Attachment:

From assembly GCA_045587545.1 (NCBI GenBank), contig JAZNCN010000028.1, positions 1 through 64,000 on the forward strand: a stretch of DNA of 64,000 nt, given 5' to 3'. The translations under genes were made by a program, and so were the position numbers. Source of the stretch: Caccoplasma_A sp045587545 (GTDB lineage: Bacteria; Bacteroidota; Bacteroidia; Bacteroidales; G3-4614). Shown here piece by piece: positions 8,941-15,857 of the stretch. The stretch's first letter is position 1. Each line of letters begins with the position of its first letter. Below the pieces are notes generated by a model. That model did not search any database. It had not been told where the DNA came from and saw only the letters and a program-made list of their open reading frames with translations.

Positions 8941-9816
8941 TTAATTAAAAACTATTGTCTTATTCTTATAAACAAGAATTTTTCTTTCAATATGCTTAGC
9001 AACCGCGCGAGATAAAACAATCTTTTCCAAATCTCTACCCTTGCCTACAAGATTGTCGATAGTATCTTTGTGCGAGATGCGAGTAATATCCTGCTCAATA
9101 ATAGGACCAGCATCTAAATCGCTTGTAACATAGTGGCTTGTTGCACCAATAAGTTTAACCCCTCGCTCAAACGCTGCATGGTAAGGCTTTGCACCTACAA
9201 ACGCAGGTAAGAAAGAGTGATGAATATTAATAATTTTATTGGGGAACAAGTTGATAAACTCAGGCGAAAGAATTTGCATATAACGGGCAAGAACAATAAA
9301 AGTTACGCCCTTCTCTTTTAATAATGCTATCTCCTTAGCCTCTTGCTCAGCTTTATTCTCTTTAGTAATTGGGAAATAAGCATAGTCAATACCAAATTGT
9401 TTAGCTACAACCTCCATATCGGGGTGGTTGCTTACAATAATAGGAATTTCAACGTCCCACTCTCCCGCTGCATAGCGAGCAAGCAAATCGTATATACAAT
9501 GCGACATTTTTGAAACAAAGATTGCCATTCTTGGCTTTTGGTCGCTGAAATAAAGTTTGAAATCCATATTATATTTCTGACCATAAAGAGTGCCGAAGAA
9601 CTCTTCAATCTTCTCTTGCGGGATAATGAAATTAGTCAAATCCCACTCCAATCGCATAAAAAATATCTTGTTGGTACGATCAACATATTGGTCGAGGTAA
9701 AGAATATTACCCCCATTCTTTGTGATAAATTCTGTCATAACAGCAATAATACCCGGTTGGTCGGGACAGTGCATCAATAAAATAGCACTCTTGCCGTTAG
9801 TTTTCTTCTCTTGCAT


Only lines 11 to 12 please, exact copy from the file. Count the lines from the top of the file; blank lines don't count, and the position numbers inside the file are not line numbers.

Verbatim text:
9701 AGAATATTACCCCCATTCTTTGTGATAAATTCTGTCATAACAGCAATAATACCCGGTTGGTCGGGACAGTGCATCAATAAAATAGCACTCTTGCCGTTAG
9801 TTTTCTTCTCTTGCAT